Modulation of presynaptic action potential kinetics underlies synaptic facilitation of type B photoreceptos after associative conditioning in Hermissenda

Chetan C. Gandhi, Louis D. Matzel

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Abstract

Descriptions of conditioned response generation in Hermissenda stipulate that the synaptic interaction between type B and A photoreceptors should be enhanced after associative pairings of light and rotation. Although evidence from several laboratories has confirmed this assumption, the mechanism underlying this synaptic facilitation has not been elucidated. Here we report that in vitro conditioning (i.e., light paired with stimulation of vestibular hair cells) modifies the kinetics of presynaptic action potentials in the B photoreceptor in a manner sufficient to account for this synaptic facilitation. After paired training, we observe an increase in the duration of evoked action potentials and decrease in the amplitude of the spike afterhyperpolarization in the B-cell. As previously reported, paired training also enhanced the excitability (i.e., input resistance and evoked spike rate) of the B photoreceptor. In a second experiment, simultaneous recordings were made in type B and A photoreceptors, an paired training was found to produce an increase in the amplitude of the IPSP in the A photoreceptor in response to an evoked spike in the B-cell. Importantly, there was no change in the initial slope of the postsynaptic IPSP in the A photoreceptor, suggesting that spike duration-independent mechanisms of neurotransmitter exocytosis or postsynaptic receptor sensitivity did not contribute to the observed synaptic facilitation. Perfusion of 4-aminopyridine (4-AP) mimicked a known effect of behavioral conditioning in that it specifically reduced the amplitude of the transient voltage-dependent K± current (I(A)) in the B-cell, but in addition, produced action potential broadening and synaptic facilitation that was analogous to that observed after in vitro conditioning. Finally, the effect of 4-AP on B-cell action potentials and on the postsynaptic IPSP in the A-cell was occluded by previous paired (but not unpaired) training, suggesting that the prolongation of the B-cell action potential by a reduction of I(A) was sufficient to account for the observed synaptic facilitation. The occlusion of the effects of 4-AP by paired training was not attributable to a saturation of the capacity of the B-cell for transmitter exocytosis, because it was observed that tetraemylammonium (TEA)-induced inhibition of the delayed voltage-dependent K± current induced both spike broadening and synaptic facilitation regardless of training-induced facilitation at B-cell synapses is attributable to the effects of reduction on a presynaptic K± conductance on action potential kinetics and suggest another critical similarity between the cellular basis for learning in Hermissenda and other invertebrate systems.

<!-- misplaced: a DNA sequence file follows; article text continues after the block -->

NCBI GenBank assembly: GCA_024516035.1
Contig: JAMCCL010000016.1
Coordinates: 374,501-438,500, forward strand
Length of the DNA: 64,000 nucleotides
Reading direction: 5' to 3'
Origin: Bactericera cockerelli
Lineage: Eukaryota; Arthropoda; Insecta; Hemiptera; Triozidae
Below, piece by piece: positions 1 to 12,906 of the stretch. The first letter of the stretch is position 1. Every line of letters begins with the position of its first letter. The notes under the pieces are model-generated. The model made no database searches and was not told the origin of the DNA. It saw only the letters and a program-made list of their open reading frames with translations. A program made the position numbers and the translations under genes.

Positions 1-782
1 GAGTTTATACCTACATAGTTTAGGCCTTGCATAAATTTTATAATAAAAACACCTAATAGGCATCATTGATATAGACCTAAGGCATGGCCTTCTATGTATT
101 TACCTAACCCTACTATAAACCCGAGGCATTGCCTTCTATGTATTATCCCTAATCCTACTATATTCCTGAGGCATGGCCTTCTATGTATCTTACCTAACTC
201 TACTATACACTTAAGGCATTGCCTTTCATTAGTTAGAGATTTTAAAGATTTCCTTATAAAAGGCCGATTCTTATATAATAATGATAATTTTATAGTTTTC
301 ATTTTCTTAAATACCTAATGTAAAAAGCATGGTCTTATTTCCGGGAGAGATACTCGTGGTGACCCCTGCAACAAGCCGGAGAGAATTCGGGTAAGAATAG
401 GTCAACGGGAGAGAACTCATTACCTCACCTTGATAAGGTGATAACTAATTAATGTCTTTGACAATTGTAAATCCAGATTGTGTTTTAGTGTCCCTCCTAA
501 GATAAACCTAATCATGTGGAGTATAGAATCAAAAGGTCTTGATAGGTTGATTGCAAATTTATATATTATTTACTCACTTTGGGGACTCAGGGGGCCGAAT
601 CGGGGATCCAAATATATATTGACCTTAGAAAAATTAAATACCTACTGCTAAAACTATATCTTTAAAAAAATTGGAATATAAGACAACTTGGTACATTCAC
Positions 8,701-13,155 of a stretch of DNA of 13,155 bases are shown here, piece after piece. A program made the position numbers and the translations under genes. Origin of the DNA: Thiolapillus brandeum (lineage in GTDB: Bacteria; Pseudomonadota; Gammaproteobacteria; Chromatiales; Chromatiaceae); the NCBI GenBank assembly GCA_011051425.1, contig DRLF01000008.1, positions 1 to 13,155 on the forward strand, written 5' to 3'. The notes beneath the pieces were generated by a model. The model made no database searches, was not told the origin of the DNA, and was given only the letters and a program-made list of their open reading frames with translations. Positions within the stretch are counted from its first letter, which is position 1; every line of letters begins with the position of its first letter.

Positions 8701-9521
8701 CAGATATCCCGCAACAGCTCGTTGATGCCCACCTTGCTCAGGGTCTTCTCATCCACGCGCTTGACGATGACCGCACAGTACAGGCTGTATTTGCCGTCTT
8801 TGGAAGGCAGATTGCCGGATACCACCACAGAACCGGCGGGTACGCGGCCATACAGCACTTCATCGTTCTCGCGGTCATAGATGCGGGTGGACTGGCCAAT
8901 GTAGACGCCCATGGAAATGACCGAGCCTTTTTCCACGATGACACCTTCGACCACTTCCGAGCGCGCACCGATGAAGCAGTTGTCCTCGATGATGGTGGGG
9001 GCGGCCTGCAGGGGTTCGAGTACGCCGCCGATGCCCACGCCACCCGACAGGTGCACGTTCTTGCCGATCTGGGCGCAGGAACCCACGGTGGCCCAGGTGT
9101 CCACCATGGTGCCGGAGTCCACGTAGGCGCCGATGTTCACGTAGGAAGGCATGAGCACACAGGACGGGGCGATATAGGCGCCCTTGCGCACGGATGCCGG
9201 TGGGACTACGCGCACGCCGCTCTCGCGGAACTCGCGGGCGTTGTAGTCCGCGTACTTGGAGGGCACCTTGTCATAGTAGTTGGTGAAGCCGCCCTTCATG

Original languageEnglish (US)
Pages (from-to)2022-2035
Number of pages14
JournalJournal of Neuroscience
Volume20
Issue number5
DOIs
StatePublished - Mar 1 2000

All Science Journal Classification (ASJC) codes

  • Neuroscience(all)

Keywords

  • Associative learning
  • Exocytosis
  • Hermissenda
  • K± channels
  • Spike broadening
  • Synaptic facilitation

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